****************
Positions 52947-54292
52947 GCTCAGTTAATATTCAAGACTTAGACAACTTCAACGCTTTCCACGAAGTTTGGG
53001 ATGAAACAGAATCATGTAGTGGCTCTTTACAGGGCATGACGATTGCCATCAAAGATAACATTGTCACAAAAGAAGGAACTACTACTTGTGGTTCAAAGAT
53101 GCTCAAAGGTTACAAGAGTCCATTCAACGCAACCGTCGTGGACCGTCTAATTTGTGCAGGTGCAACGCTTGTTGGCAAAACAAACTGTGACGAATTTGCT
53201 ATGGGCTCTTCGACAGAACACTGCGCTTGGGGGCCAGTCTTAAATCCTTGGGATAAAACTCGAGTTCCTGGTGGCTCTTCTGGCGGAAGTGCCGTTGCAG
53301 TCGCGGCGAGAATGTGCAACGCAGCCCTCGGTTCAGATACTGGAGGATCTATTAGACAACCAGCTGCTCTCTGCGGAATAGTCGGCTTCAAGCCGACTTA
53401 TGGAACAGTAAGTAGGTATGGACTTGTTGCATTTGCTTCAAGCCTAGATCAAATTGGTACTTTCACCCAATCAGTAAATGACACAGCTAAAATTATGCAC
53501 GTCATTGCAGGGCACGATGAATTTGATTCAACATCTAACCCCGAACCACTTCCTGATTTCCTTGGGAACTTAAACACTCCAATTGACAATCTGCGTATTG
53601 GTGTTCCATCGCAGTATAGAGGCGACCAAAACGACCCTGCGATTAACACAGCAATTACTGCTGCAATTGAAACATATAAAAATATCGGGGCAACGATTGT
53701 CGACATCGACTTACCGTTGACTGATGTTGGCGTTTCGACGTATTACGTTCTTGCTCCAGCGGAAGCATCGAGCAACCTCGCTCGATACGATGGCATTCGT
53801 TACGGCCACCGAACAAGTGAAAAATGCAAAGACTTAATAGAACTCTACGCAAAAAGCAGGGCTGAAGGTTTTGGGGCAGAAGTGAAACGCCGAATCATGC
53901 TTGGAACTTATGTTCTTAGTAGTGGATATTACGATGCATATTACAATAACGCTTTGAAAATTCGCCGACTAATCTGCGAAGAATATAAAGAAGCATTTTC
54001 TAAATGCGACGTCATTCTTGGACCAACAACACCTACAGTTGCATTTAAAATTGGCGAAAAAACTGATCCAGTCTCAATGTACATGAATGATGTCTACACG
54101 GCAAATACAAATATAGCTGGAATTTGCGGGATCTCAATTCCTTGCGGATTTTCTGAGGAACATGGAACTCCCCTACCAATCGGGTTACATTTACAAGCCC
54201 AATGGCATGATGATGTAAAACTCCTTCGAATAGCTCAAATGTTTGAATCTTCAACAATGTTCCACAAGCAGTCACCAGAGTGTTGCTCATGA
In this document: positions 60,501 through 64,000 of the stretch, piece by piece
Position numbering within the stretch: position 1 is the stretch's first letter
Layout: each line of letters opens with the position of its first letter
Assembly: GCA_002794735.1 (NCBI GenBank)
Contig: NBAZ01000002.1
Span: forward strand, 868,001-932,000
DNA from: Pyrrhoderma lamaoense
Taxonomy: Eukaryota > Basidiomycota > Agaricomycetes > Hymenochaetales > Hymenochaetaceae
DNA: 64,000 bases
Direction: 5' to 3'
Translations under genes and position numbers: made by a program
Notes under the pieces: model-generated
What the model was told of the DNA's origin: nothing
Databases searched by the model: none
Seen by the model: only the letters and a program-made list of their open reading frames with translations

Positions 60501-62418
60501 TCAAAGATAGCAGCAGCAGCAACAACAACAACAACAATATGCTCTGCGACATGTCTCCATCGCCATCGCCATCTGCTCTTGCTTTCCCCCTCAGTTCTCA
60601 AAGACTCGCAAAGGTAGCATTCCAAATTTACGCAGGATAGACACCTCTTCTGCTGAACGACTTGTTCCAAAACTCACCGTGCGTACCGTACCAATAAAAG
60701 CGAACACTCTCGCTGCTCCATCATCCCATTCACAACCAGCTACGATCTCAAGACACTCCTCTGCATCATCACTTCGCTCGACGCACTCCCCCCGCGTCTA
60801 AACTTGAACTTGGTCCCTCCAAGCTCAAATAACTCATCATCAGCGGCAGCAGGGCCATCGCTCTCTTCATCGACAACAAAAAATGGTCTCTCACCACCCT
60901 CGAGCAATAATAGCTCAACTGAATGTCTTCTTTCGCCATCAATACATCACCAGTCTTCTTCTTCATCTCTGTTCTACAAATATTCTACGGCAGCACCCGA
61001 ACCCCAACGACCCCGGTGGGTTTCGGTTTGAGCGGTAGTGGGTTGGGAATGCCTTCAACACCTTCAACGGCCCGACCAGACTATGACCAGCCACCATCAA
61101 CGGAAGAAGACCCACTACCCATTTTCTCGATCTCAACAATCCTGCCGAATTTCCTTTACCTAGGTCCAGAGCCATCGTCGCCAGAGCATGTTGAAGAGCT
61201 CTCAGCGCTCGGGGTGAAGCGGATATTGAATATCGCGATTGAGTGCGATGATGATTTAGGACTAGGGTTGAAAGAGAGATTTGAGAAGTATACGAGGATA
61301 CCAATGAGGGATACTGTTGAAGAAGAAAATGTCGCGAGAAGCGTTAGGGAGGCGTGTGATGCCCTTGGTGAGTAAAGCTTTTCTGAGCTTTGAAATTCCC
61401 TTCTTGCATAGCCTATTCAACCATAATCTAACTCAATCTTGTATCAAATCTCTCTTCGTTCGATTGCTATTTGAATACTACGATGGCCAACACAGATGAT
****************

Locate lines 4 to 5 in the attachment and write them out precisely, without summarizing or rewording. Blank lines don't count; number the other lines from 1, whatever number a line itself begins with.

53101 GCTCAAAGGTTACAAGAGTCCATTCAACGCAACCGTCGTGGACCGTCTAATTTGTGCAGGTGCAACGCTTGTTGGCAAAACAAACTGTGACGAATTTGCT
53201 ATGGGCTCTTCGACAGAACACTGCGCTTGGGGGCCAGTCTTAAATCCTTGGGATAAAACTCGAGTTCCTGGTGGCTCTTCTGGCGGAAGTGCCGTTGCAG